City offers Cultural Center in case highway site fizzles
Harbor district officials obtained support from the Crescent City Council on Monday to list the city’s Cultural Center as an alternate site for a proposed multi-agency visitors center.
The City Council unanimously voted to submit a letter of support for the project, which involves 14 public agencies, including the California Department of Fish and Wildlife, Redwood National and State Parks and the local tribes.
The Council also agreed to submit a second, more formal letter offering the Cultural Center as a viable alternative site for the new visitors center, currently proposed for U.S. Highway 101 near the harbor. Councilwoman Kelly Schellong, who made the motion, added that if using the Cultural Center for the visitors center became necessary, the issue should come back before the Council for public input.
The city’s two letters will be included in the conceptual designs and preliminary environmental report for the project, according to Harbormaster Richard Young. The letters of support would also be used to obtain funding for the project, he said.
The project has already garnered letters of support from the county, the Crescent City-Del Norte Chamber of Commerce and the Harbor District.
“There was a request for alternatives that went out and the Cultural Center is the only one I’m aware of that’s been offered,” Young said. “Requests went to the fairgrounds, and the Fair Board decided not to offer the fairgrounds. No one else stepped up with an alternative.”
The construction cost for the proposed facility is estimated at $7 million to $9 million. Redwood National Park would pay for the operation and maintenance of the facility.
According to Ernie Perry, the harbor’s planning manager, the only way the national park can operate and maintain the visitors center is if it owns the building. The Harbor District would likely grant the land to the Park Service. If another location was chosen for the visitors center, that arrangement would be up to the agency that owned the property, he said.
The current design calls for the building to be two stories tall to accommodate interpretive displays, Perry said. It might incorporate video, lights and a wall map to guide people to various attractions.
Right now, he said, “There really is no one location you can go to understand what is available in this county. If you stop at one agency you may get information that agency has, but you don’t necessarily get information (about) other agencies.”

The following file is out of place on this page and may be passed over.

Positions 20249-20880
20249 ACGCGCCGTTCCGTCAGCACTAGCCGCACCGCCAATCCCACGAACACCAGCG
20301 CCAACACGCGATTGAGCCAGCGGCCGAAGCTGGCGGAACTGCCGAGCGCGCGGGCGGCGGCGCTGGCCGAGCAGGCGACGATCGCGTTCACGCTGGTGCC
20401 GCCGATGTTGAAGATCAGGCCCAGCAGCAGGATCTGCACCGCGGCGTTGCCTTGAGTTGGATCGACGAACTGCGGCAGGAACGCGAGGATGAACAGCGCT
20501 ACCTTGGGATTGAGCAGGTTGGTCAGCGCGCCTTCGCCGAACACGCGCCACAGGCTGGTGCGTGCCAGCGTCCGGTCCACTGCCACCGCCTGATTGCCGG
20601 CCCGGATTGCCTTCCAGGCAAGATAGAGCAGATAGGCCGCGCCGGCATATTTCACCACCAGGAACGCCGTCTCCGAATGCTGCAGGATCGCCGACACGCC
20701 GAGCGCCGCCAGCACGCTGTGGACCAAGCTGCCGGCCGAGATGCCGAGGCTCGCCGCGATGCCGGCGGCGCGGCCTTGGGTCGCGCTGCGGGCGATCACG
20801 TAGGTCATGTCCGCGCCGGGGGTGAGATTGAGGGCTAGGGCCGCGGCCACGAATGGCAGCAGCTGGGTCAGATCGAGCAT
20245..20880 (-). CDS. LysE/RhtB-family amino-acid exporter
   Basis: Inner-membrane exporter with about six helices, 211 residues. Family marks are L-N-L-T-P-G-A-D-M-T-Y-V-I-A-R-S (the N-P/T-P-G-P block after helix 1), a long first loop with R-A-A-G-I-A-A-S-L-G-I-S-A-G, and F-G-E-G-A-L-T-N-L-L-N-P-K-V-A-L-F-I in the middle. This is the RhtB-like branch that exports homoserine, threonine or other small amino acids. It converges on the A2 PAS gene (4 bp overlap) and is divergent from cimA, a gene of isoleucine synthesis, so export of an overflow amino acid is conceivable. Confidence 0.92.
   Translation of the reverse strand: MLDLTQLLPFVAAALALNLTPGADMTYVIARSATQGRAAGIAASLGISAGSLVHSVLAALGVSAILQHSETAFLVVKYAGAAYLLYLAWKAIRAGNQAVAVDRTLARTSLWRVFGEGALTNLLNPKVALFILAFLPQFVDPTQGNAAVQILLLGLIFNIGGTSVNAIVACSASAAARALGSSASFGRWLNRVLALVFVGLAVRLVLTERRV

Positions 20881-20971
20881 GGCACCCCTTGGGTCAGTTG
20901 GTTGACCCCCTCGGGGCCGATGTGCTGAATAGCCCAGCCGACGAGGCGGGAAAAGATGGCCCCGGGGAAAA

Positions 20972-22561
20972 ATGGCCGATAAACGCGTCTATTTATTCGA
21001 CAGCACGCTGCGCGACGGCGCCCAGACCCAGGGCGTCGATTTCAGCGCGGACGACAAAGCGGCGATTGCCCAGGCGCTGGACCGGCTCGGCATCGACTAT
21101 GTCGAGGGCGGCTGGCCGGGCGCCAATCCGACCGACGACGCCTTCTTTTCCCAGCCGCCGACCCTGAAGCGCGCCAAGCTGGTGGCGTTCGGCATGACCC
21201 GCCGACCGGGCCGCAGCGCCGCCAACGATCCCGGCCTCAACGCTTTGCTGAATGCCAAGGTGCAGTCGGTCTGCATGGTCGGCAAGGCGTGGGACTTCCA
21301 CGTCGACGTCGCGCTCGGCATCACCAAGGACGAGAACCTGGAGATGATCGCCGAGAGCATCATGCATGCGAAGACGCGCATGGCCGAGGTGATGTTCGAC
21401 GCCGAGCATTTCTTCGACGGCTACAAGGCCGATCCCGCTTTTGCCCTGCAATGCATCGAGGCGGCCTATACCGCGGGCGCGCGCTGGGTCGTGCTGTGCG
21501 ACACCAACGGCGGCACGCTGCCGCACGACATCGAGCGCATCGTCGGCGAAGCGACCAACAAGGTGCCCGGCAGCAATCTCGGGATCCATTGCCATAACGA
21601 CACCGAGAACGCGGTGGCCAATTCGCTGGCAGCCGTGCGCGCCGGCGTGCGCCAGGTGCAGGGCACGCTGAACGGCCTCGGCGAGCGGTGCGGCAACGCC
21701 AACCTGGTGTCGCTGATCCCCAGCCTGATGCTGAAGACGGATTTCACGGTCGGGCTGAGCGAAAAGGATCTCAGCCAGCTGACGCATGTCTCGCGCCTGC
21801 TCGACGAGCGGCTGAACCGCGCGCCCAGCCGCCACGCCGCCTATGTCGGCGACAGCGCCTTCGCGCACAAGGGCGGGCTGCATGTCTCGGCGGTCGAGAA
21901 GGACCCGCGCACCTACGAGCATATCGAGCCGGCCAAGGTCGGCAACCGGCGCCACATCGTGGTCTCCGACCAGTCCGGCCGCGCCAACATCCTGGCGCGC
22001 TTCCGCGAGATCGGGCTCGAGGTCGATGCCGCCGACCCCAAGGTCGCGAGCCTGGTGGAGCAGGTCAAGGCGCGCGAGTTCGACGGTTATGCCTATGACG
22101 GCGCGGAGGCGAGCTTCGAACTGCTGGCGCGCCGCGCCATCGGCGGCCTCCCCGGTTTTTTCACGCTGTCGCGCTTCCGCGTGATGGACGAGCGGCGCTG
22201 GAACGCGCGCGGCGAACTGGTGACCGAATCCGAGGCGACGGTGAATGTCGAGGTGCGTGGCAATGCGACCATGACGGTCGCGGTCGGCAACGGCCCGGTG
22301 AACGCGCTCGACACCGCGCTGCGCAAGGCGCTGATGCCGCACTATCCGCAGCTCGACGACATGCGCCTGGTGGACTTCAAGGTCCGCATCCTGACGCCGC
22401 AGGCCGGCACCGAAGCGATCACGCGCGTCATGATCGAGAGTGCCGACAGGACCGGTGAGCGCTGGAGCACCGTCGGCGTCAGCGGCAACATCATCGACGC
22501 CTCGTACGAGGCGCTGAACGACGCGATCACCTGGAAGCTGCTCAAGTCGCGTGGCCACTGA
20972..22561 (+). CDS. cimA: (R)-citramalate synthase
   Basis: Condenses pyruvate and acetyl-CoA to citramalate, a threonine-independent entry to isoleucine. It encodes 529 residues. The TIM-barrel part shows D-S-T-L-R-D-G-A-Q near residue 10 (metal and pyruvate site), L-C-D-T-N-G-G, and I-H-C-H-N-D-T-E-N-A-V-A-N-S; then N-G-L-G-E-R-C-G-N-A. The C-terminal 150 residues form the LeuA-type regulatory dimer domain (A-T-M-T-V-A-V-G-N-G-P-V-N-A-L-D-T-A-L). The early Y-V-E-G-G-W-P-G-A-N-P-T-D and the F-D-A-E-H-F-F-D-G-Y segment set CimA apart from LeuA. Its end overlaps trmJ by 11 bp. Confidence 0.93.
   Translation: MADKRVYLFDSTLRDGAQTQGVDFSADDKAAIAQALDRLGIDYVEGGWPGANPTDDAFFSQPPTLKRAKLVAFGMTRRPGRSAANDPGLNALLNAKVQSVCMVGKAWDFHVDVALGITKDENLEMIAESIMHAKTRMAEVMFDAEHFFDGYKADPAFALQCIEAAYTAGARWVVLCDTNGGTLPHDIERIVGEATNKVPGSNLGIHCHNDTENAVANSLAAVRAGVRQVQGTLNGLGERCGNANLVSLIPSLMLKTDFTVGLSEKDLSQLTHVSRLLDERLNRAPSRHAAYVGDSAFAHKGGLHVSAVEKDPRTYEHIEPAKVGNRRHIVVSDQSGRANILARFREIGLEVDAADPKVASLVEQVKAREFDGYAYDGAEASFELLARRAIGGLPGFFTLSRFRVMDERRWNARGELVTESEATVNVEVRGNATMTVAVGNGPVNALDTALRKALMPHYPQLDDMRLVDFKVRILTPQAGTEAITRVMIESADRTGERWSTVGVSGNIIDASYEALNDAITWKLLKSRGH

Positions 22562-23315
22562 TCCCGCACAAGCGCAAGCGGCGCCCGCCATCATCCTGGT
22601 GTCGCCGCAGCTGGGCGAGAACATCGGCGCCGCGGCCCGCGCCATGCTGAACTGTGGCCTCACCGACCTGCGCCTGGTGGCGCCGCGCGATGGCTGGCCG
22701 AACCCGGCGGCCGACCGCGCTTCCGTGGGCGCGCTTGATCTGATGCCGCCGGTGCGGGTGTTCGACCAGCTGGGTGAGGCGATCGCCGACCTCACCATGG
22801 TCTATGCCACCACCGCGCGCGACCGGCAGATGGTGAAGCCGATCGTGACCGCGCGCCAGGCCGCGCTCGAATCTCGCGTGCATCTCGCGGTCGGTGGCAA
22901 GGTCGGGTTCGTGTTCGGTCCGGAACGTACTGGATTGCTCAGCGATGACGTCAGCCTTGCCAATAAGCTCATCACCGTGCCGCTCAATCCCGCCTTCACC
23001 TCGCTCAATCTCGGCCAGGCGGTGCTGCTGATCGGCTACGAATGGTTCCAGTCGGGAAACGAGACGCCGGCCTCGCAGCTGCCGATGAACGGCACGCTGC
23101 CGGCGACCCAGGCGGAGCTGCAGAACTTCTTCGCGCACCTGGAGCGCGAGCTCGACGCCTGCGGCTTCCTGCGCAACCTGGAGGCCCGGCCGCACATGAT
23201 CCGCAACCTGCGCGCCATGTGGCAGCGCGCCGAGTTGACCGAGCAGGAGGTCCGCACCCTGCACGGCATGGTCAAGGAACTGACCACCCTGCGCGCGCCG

Public review for the visitor center’s preliminary environmental analysis ended Dec. 2, Perry said. A comment from Caltrans was included stating that the visitors center may require installing a traffic signal at Citizens Dock Road and Highway 101 due to a potential increase in traffic, he said.
It currently costs the city more to operate and maintain the Cultural Center than it brings in each year, said City Manager Eugene Palazzo. When the location was considered for an interagency visitors center 20 years ago, its location off Highway 101 was a drawback, but Palazzo said signage could point people in the right direction.
Since Redwood National and State Parks’ visitors center is near the Cultural Center, people are familiar with the area, Palazzo said.
“I think you’re probably looking at a donation of the building to these 13 agencies or whoever’s involved with creating this interagency center and having them operate it as such,” he said. “It’s an alternative site and there’s going to be details we have to go through to make that happen. Leasing it or selling it, I think, loses its appeal.”
Schellong said she felt the public should be heard from if it appears the Cultural Center will become the site for the interagency visitors center.
“I would think that we would have to do a public hearing before we could make that kind of a decision,” she said.
Perry said as long as the city makes the offer of the Cultural Center as a viable alternative, the details could be ironed out later.
“It’s not just a question of the building, it’s a question of parking, it’s a question of circulation,” he said. “You don’t know how that’s going to play out.”